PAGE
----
The discovery that drives investors away from Tesla
After the market capitalization of Tesla surpassed that of Toyota, then the world’s most valuable car company, in the summer of 2020, devoted fans and disbelieving skeptics used a new unit of measurement. As shares of the electric vehicle champion rose, their value was expressed in terms of the combined value of the next two, then five, then ten largest automakers. A year ago, Tesla’s market value was more than $1.2 trillion, more than most car companies combined. Since then, he has lost 71% of that figure, an amount that exceeds the value of most of the industry. As a result, the fortune of the fickle boss of him, Elon Muskhas been reduced by more than 200,000 million dollars.
The latest blow came on January 3, after Tesla missed analysts’ delivery expectations for the third straight quarter and reported that the gap between production and deliveries had widened, suggesting lower demand for its vehicles. electrical. In one day it lost 12% of its value, about 50,000 million dollars, or what is the same, a Ford Motor Company. Even the most optimistic investors now doubt that Musk will deliver on his promise to make 20 million cars a year by 2030, or that Tesla’s Autopilot is close to becoming a world-changing fully autonomous driving system. However, the main reason the market has recalibrated Tesla’s outlook is that it is realizing that the company is primarily a car manufacturer and that your boss is not a Superman.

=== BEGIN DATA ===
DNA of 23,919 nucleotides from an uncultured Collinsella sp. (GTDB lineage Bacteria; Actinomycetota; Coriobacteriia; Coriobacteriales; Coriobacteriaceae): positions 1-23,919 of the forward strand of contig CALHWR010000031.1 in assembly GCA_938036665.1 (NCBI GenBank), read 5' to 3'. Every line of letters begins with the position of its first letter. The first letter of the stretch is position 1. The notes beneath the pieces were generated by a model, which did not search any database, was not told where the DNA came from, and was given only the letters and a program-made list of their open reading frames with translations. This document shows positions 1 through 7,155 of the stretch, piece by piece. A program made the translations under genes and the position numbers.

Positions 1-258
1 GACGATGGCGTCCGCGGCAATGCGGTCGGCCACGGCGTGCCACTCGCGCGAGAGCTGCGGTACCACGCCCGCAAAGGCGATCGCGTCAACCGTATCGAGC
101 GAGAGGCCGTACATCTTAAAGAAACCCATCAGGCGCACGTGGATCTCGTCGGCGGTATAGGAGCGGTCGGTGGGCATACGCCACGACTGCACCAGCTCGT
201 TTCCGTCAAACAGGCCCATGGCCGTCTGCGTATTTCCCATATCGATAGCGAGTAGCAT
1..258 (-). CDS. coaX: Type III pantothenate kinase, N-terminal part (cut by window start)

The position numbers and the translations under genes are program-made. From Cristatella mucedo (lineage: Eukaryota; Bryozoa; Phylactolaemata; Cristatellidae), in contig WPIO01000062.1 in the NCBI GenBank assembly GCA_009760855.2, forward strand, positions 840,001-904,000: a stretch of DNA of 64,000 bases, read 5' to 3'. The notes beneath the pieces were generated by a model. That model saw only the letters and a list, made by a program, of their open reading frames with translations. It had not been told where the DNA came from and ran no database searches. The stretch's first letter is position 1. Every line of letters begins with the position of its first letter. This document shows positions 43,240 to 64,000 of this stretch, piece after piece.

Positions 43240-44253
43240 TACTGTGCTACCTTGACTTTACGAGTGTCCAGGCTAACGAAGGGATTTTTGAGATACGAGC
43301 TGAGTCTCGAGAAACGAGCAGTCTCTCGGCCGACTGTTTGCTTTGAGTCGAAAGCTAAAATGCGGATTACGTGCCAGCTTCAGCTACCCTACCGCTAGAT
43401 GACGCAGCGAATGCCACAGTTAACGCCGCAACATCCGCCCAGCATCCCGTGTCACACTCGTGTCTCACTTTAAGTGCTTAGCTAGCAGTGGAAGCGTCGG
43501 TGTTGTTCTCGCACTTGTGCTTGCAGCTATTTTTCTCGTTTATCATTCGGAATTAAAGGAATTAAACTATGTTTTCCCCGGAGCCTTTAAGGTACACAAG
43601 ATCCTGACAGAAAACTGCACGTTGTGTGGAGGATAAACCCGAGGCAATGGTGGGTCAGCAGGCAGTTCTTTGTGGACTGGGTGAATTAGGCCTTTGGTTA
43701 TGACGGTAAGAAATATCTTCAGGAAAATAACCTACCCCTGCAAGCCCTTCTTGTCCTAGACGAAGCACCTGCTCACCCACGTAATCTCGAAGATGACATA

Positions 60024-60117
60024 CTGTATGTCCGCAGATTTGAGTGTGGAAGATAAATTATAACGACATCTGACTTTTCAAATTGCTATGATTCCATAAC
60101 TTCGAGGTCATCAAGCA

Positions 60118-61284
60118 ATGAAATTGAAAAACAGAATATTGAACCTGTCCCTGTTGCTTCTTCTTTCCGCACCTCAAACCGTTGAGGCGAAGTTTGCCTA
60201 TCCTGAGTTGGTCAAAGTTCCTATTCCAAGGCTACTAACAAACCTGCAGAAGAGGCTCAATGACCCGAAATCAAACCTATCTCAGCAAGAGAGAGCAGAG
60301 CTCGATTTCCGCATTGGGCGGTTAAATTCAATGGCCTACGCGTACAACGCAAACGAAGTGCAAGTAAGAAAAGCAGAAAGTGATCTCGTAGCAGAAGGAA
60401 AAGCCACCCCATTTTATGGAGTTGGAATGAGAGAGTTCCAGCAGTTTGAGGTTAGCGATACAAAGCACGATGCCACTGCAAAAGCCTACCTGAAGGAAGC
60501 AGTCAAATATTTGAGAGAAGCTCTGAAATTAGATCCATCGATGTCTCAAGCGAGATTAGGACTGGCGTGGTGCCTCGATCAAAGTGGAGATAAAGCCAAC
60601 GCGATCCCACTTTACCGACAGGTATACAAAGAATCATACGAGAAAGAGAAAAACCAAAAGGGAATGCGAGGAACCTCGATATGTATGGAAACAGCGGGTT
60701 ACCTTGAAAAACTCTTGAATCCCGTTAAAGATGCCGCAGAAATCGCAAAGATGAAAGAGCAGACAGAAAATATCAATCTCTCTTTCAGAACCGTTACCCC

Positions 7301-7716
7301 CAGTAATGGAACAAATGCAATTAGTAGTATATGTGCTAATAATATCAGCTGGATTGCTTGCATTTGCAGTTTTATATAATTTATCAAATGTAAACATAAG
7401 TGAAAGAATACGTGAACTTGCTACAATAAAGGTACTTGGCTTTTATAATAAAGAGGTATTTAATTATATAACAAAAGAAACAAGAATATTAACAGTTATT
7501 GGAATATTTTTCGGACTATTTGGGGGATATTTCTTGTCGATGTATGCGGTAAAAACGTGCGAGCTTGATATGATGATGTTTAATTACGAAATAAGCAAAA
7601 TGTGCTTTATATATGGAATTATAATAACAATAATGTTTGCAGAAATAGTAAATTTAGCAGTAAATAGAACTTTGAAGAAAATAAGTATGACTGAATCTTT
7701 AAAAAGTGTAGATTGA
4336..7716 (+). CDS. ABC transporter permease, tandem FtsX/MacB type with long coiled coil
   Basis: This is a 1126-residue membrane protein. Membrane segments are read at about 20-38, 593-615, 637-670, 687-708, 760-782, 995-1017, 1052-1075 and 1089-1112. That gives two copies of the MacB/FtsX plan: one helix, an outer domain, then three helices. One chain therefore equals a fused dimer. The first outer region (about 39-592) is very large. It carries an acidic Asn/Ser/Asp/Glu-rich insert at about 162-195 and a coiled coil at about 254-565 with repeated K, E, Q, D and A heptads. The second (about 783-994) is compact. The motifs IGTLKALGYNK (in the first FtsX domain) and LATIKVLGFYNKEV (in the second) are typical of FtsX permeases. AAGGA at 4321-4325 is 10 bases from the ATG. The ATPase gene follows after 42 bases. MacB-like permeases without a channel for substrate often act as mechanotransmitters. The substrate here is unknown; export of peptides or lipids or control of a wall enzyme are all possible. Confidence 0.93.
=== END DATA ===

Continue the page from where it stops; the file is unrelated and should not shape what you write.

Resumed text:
Musk has always viewed his company as a tech firm, on a par with digital giants like Alphabet, Apple and Meta, rather than old-economy metal giants like Toyota or Volkswagen. For a while, so did the market, first as tech stocks soared amid the pandemic-era boom of all things digital, and then when they slumped last year after their growth began to slow and rates higher interest rates would make their promised future benefits seem less valuable today.
In recent months, however, Tesla’s price has suffered a sharper correction than that of the big technology companies. This has coincided with its more mundane travails as a car company. Having managed to avoid the worst of supply chain disruptions from the pandemic, Tesla has found itself caught up in China’s chaotic withdrawal from the “zero virus” policy; its large Shanghai factory has been hit by virus-related shutdowns. And having set the course for the industry’s transition, it now faces fierce competition from established rivals and a host of newcomers it inspired. Days after Tesla released its disappointing numbers, Volkswagen unveiled its id.7, a contender for Tesla’s entry-level Model 3 sedan.
EV buyers, for their part, are increasingly less willing than the former to overlook Tesla’s questionable build quality and the interior of a much cheaper car. And Tesla’s natural owners among wealthy progressives are less willing to overlook the libertarian Twitter antics of the Musk, whom he bought in October and has gladly mismanaged, especially now that they have plenty of conscience-saving alternatives including to choose.
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